Wurm is the paperback horror boom equivalent of the masala, only published in 1991 and without Amitabh Bachchan swinging his hips. There’s family drama, child in peril drama, religious drama, psychic warfare, Lovecraftian summonings, monsters versus military action, a, haunted house set piece, zombies swarming Manhattan, underwater creature drama right out of a Corman picture, Cronenbergy body horror, and scene after scene of squirming, round, thick-bodied, white wurms bursting out of chests like outtakes from Alien.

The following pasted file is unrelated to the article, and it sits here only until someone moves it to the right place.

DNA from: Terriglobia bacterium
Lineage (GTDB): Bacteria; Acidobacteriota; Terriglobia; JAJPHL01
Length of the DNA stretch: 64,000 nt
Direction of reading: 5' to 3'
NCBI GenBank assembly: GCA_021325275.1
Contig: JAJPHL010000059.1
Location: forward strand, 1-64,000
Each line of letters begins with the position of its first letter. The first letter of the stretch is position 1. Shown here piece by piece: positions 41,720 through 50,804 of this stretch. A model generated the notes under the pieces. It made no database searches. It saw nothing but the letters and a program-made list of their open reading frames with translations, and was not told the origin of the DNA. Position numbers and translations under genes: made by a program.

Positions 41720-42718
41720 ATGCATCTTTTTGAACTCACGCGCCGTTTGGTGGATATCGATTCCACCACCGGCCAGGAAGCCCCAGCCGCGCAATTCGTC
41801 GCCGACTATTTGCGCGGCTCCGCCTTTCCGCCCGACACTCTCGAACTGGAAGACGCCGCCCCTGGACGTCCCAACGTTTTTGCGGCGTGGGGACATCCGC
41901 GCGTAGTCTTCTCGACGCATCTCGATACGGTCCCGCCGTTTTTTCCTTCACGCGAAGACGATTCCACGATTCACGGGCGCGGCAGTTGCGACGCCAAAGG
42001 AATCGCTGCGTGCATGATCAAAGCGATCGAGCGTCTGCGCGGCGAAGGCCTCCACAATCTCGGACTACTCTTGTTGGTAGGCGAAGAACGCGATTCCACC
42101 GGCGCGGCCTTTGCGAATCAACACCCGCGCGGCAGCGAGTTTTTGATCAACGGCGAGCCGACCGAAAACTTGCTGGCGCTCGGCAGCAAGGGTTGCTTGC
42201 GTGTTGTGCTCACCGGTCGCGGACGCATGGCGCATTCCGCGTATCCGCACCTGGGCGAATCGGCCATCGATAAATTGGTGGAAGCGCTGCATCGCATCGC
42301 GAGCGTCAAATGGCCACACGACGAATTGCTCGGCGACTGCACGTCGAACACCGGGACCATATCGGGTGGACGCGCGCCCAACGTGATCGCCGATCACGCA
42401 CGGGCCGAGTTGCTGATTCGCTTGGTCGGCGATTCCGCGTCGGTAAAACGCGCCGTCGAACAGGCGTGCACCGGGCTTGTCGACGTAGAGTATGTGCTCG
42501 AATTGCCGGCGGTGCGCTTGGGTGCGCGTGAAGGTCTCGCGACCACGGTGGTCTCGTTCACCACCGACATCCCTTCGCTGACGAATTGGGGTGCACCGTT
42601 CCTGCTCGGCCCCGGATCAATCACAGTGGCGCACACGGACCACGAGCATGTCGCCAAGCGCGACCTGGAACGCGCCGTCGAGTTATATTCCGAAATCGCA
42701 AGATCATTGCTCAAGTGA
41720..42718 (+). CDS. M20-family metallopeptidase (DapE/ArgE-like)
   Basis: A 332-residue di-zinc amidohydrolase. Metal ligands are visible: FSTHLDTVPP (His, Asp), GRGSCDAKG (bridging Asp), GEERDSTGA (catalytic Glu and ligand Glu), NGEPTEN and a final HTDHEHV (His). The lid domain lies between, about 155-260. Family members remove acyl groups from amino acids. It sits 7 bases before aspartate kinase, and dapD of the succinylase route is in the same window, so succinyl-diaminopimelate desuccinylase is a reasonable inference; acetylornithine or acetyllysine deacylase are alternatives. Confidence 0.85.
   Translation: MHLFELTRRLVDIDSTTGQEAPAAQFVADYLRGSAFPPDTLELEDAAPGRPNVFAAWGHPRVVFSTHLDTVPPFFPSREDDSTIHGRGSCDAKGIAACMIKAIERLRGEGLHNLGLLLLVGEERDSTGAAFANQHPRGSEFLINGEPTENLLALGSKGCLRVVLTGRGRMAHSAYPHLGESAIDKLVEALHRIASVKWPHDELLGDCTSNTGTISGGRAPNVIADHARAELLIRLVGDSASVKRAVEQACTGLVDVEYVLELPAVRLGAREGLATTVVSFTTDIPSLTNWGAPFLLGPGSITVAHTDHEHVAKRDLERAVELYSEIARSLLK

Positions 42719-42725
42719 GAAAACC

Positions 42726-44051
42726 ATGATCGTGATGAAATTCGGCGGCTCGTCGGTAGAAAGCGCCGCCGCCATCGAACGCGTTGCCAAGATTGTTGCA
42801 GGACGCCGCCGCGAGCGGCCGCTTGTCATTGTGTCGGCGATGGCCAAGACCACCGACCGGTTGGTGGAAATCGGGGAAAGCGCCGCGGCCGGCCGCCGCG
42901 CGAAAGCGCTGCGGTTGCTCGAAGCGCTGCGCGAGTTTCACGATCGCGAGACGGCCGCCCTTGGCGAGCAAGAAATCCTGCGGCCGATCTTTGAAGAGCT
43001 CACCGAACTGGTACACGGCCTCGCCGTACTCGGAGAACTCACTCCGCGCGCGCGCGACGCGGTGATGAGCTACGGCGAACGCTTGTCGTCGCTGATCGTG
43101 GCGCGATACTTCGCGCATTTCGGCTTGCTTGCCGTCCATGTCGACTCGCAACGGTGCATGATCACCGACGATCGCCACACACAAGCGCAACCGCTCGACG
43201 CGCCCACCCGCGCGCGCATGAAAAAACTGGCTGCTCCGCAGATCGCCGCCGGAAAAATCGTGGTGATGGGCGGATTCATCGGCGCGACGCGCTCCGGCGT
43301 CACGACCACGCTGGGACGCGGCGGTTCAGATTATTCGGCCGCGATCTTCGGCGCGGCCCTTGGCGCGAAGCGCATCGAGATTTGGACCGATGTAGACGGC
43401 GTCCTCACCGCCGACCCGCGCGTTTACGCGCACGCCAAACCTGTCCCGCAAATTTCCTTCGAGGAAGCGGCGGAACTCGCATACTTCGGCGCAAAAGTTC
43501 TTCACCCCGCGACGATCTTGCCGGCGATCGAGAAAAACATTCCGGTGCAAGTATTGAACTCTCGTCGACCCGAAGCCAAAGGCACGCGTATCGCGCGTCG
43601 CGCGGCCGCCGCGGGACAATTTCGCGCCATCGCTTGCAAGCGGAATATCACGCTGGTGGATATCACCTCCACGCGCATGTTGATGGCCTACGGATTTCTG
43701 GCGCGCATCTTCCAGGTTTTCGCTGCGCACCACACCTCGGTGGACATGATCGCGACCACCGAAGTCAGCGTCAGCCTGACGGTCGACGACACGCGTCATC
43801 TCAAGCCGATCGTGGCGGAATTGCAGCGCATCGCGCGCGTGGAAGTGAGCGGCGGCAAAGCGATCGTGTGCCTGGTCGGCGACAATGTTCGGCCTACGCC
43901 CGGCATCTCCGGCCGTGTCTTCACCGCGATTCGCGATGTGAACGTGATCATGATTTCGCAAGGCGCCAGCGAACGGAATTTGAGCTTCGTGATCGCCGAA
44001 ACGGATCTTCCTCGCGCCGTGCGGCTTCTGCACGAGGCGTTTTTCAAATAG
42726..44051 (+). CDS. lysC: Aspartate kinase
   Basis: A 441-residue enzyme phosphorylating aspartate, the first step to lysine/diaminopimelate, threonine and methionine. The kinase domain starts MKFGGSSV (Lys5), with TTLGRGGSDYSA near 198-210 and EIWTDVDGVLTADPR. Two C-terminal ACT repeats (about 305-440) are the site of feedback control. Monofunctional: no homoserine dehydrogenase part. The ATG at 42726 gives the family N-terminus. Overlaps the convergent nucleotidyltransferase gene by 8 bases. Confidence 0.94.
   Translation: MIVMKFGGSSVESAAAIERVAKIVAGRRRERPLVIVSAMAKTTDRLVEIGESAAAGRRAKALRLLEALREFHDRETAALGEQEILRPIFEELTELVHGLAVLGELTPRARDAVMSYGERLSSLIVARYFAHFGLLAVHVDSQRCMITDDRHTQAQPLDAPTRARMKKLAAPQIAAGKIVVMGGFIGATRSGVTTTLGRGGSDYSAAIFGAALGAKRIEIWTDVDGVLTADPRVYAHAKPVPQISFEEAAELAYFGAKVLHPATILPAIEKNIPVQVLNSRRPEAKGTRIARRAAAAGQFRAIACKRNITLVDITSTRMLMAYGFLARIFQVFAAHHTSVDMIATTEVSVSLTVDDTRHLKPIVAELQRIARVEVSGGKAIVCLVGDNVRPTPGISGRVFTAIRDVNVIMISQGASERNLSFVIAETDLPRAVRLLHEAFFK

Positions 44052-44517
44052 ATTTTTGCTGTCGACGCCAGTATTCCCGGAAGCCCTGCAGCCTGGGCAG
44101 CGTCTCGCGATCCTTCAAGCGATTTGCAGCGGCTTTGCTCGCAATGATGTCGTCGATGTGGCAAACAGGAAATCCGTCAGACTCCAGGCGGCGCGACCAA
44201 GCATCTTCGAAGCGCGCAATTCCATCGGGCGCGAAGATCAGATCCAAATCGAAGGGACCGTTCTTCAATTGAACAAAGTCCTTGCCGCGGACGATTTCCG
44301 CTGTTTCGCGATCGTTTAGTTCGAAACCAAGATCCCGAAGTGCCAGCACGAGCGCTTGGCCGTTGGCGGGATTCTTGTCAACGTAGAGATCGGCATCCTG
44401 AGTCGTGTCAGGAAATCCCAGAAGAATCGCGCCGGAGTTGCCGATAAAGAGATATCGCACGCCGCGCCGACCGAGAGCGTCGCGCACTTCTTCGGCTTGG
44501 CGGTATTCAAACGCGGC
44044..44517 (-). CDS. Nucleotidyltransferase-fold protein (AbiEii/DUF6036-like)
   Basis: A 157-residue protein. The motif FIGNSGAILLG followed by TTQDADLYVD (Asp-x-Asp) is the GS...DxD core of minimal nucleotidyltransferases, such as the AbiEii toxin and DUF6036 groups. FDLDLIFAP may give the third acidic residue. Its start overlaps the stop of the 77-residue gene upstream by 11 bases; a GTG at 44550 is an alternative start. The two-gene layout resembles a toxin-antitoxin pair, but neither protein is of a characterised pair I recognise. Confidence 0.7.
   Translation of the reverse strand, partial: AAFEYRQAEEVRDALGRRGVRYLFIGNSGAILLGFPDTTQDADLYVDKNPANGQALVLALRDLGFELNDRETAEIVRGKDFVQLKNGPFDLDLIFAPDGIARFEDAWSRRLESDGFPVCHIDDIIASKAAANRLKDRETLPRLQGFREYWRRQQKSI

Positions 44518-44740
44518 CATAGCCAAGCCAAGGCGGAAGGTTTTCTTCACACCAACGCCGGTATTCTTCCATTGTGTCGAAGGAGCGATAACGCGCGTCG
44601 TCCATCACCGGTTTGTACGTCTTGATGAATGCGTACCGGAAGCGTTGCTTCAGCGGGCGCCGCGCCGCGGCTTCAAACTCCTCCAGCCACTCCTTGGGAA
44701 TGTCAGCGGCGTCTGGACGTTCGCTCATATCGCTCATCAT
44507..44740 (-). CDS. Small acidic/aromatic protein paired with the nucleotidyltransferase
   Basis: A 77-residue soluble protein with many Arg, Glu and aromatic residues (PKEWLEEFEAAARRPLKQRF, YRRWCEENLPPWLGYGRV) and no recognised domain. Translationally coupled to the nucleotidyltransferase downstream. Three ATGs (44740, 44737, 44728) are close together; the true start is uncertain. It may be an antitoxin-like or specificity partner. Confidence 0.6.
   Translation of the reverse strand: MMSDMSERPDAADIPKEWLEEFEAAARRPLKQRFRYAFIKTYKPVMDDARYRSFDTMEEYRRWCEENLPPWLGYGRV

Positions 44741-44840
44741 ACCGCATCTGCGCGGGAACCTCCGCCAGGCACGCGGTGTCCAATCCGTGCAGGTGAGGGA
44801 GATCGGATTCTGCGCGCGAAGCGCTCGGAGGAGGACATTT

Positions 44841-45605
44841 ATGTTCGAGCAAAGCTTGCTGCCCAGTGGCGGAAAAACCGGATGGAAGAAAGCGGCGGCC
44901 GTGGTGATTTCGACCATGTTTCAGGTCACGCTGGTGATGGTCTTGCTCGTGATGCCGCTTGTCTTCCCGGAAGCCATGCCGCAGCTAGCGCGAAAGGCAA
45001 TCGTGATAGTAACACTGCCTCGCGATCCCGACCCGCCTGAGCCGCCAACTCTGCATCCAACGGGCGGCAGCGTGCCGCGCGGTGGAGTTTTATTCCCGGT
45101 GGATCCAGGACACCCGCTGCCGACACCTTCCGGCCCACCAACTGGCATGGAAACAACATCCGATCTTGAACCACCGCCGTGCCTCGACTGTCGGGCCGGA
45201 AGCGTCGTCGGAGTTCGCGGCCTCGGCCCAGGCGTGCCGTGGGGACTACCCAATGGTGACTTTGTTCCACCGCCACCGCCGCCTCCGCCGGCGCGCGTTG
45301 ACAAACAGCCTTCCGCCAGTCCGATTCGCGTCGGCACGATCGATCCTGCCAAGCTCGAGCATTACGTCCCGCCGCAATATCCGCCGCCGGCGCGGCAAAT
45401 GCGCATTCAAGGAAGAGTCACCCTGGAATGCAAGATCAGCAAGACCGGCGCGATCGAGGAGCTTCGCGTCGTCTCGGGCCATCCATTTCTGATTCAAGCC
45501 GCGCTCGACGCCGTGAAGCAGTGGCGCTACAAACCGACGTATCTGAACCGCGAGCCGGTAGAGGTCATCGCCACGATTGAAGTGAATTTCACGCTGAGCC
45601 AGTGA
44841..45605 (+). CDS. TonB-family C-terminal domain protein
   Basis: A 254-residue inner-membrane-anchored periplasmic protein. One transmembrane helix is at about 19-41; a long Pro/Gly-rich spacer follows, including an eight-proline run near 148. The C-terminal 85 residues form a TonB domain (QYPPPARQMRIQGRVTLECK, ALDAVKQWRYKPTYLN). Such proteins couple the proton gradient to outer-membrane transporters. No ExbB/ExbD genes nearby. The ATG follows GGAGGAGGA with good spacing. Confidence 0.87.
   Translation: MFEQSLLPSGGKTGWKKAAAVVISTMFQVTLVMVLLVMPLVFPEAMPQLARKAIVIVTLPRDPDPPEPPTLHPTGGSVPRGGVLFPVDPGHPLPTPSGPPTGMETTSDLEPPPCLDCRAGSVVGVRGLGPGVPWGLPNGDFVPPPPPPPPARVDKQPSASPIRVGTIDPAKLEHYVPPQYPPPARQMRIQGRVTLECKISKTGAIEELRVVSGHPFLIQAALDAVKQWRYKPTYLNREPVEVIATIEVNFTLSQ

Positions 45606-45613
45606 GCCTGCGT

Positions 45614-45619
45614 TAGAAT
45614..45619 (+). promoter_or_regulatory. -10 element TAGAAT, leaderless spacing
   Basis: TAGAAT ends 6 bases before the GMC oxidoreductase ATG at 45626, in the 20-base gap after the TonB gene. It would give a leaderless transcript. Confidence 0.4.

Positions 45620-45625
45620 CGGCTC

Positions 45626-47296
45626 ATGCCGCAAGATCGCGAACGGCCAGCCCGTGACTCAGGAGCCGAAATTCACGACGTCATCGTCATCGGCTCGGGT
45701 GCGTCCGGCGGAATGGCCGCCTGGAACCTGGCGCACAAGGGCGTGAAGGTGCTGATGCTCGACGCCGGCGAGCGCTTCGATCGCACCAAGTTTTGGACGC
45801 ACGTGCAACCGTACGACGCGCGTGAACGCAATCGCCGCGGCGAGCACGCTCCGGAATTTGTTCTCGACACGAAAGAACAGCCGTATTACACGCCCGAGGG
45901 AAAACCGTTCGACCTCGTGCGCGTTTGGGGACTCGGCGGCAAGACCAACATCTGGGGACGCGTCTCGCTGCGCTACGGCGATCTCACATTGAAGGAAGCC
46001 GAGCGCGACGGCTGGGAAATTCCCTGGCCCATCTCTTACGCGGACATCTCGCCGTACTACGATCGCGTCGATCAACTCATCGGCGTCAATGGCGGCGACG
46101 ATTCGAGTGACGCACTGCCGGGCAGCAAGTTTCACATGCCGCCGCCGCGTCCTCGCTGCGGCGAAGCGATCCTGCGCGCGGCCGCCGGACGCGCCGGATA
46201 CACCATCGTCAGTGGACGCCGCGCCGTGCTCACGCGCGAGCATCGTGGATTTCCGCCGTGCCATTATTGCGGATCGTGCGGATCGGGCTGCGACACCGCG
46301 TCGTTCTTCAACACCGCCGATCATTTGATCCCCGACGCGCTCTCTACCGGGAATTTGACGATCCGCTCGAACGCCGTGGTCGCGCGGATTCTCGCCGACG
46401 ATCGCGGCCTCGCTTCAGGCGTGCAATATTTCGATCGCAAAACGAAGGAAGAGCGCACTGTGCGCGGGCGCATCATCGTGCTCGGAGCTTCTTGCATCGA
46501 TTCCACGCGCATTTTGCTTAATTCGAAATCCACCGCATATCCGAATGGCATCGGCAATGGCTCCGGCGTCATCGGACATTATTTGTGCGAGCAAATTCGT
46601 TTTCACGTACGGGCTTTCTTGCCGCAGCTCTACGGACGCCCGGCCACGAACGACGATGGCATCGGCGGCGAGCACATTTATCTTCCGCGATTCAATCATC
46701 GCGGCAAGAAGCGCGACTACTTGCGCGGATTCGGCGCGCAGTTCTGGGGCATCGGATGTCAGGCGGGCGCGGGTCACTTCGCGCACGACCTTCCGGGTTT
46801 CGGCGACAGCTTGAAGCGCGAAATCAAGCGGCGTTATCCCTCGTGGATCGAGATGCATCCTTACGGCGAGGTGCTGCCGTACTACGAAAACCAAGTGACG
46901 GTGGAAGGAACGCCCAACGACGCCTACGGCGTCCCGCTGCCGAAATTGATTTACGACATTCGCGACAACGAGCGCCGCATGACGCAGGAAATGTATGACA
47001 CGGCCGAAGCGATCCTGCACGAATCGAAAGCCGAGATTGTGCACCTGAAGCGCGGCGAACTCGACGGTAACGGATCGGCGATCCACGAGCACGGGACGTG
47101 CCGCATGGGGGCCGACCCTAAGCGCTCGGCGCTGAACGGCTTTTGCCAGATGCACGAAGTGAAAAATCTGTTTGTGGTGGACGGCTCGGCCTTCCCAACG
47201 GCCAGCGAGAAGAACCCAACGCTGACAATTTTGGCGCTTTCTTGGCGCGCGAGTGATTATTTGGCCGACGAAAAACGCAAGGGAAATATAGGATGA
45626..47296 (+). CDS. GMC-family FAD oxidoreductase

We begin in an echt-50s monster movie with a group of marine biologists taking a submersible down to the thermal vents that dot the floor of the deep ocean. “But,” as the book gushes, “it wasn’t the geological stuff that had everyone freaking out. No. It was the animals. Over 300 new species, with the number climbing every month. Unbelievable…300 new species living in the most stressful habitat imaginable…no light, incredible pressure, surrounded by toxic water.” And one of these 300 new species is the titular worm! Or, rather, as one of the scientists intones when they haul a fragment of the jelloid, cylindrical sea worm to the surface, “Wurm. An Old World myth. Something from an undergrad Lit class…from Goethe’s Dr. Faustus…to die, to meet the cursed wurm.”